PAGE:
- Nescafé Basement: As I have been playing with Call, Xulfi knew about my multiple talents and Nescafé Basement was the perfect place to utilise them. I played tabla, guitars, djembe and in one song the rubab. Other than that I have sung for the first time in my life. It was my original composition that was arranged and produced by Xulfi for the Basement. The show was an experience of a lifetime. I had never recorded tabla properly before Nescafé Basement. I also got to experiment with my vocals for the first time. My favourites are ‘Aa Bhi Jao’, ‘Larri Adda’, ‘Raaz-e-Fitna’, ‘Hamesha’, and ‘Kabhi Mein’. Nescafé Basement is a very good effort as such shows help youth to experiment with their talents and help them channel their energies doing something productive.
- Future: The plans are big, the aims are even bigger. I hope everything goes according to the plan. Now the main focus is my degree; I have to finish this year in any case. For now, I have tried all my talents in Nescafé Basement and will surely continue working on improving my skills.

Asfar Hussain
- Background: I am 21 years old, living in Chitral with my family. I have lived there for the most part of my life and came to Lahore a few years ago. In Chitral, I studied at Langlands School and College. And in Lahore, I am studying Musicology at NCA.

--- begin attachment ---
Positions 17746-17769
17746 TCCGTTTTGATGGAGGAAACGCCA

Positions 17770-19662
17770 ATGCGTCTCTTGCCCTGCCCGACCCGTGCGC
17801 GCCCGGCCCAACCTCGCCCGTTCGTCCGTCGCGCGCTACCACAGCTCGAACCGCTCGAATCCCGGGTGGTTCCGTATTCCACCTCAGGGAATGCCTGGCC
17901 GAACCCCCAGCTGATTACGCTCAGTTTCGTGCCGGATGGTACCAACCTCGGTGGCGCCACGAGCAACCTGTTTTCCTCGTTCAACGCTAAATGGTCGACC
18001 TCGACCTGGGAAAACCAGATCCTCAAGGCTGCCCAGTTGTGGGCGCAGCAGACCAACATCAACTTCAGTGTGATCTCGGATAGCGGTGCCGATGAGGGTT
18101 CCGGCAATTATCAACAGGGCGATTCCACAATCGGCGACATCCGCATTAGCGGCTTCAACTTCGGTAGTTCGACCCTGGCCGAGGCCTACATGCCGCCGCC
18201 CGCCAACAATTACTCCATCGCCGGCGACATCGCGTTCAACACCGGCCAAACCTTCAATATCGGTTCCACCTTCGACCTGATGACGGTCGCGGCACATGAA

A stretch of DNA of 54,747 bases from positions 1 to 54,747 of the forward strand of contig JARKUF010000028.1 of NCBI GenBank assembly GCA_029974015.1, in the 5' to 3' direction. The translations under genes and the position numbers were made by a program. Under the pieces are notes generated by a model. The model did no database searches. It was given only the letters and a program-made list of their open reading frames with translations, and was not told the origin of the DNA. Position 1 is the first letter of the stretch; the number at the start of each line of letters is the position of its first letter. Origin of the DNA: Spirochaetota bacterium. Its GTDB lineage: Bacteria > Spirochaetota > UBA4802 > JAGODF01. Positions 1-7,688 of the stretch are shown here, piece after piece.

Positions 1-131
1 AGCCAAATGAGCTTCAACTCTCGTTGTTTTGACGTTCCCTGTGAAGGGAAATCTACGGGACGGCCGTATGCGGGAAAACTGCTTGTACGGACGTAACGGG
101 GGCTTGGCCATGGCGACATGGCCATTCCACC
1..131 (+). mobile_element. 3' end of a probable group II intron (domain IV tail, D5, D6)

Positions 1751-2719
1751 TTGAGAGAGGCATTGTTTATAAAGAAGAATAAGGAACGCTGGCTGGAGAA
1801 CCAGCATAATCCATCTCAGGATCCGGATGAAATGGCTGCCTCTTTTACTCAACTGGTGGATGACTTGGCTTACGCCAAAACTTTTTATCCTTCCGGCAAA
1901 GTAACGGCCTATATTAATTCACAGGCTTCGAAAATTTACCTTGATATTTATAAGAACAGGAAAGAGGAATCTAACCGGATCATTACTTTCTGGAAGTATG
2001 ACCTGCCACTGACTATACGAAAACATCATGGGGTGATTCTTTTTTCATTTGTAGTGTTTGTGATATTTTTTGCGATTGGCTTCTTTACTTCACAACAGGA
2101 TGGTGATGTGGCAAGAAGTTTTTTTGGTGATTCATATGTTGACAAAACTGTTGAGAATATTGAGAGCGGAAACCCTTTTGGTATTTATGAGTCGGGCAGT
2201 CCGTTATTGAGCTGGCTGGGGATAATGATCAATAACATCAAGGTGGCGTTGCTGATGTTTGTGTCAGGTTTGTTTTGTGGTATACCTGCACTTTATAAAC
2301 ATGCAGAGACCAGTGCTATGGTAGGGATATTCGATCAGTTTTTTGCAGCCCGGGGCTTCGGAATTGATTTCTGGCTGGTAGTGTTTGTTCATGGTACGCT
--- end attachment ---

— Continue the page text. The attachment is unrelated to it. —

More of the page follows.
- Music: I’ve been listening to music since childhood as my father is a poet and has always encouraged me to do music. I was eight years old when I started taking more interest in music. I participated in a competition, ‘Thumri Singing’ in All Pakistan Music Conference, in 2011, and attained second position. I am also the Director of the Eastern Music Society NCA for the last two years now.
- Nescafé Basement: Xulfi bhai came to NCA for auditions for the show. He selected me after hearing me sing and play the rubab. I loved this experience, as this is the best musical experience that I have had in my life. It really taught and groomed me immensely and also broadened the horizon for me as now I think of music in a more diverse manner. From the songs we did, I loved performing ‘Waqt’, ‘Hamesha’, and ‘Tau Kia Huwa’.
- Future: This show has given me a lot and now I am clear about my future. I want to sing, sing and sing! I am a songwriter and will hopefully be releasing my own versions of ‘Tau Kia Huwa’ and ‘Raaz-e-Fitna’ very soon.

- S.A.

Us Magazine, The News - 9th November, 2012